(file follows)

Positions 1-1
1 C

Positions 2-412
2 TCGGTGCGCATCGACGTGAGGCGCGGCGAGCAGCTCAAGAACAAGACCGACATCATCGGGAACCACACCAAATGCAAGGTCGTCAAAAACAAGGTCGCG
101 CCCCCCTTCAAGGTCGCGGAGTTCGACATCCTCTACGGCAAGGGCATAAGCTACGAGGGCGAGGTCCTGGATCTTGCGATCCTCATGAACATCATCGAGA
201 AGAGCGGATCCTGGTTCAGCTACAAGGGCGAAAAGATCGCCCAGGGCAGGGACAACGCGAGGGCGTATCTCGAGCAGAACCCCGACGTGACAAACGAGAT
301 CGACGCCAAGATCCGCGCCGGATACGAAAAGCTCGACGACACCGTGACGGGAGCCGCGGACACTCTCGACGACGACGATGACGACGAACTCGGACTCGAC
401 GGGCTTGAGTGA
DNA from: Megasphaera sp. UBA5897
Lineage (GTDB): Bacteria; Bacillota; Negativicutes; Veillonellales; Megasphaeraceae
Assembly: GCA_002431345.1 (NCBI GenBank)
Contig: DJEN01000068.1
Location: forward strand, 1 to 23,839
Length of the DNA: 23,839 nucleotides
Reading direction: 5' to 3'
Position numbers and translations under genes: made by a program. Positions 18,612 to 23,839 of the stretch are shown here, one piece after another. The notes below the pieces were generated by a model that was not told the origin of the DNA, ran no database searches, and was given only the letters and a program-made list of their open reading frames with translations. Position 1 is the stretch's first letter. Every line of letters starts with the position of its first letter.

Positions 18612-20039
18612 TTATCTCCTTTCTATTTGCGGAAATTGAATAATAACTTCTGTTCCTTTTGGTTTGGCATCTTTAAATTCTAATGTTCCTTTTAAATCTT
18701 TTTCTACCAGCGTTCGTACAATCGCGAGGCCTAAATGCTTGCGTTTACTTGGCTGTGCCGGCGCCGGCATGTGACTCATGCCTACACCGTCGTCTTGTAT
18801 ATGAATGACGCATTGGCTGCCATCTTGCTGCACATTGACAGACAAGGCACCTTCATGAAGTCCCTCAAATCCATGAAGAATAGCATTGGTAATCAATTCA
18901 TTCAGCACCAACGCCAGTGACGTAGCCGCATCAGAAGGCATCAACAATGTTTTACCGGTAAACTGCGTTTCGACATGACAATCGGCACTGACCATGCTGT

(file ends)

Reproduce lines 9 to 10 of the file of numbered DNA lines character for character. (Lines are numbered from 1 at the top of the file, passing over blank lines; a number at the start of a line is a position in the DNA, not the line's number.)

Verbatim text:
DNA from: Megasphaera sp. UBA5897
Lineage (GTDB): Bacteria; Bacillota; Negativicutes; Veillonellales; Megasphaeraceae